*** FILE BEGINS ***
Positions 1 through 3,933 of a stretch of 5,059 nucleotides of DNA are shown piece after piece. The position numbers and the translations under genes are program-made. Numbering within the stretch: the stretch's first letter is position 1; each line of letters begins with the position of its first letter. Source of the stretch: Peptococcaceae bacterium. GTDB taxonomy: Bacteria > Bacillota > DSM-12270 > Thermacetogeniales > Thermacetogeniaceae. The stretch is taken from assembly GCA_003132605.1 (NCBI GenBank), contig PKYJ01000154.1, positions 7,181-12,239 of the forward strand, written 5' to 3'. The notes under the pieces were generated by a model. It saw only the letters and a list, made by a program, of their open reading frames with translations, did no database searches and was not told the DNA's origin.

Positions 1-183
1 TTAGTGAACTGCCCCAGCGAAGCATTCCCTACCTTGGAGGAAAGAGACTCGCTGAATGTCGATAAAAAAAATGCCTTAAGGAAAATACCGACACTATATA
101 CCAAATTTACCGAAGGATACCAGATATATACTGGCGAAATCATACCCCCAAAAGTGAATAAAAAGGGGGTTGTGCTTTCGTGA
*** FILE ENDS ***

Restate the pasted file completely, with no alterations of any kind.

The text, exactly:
Positions 1 through 3,933 of a stretch of 5,059 nucleotides of DNA are shown piece after piece. The position numbers and the translations under genes are program-made. Numbering within the stretch: the stretch's first letter is position 1; each line of letters begins with the position of its first letter. Source of the stretch: Peptococcaceae bacterium. GTDB taxonomy: Bacteria > Bacillota > DSM-12270 > Thermacetogeniales > Thermacetogeniaceae. The stretch is taken from assembly GCA_003132605.1 (NCBI GenBank), contig PKYJ01000154.1, positions 7,181-12,239 of the forward strand, written 5' to 3'. The notes under the pieces were generated by a model. It saw only the letters and a list, made by a program, of their open reading frames with translations, did no database searches and was not told the DNA's origin.

Positions 1-183
1 TTAGTGAACTGCCCCAGCGAAGCATTCCCTACCTTGGAGGAAAGAGACTCGCTGAATGTCGATAAAAAAAATGCCTTAAGGAAAATACCGACACTATATA
101 CCAAATTTACCGAAGGATACCAGATATATACTGGCGAAATCATACCCCCAAAAGTGAATAAAAAGGGGGTTGTGCTTTCGTGA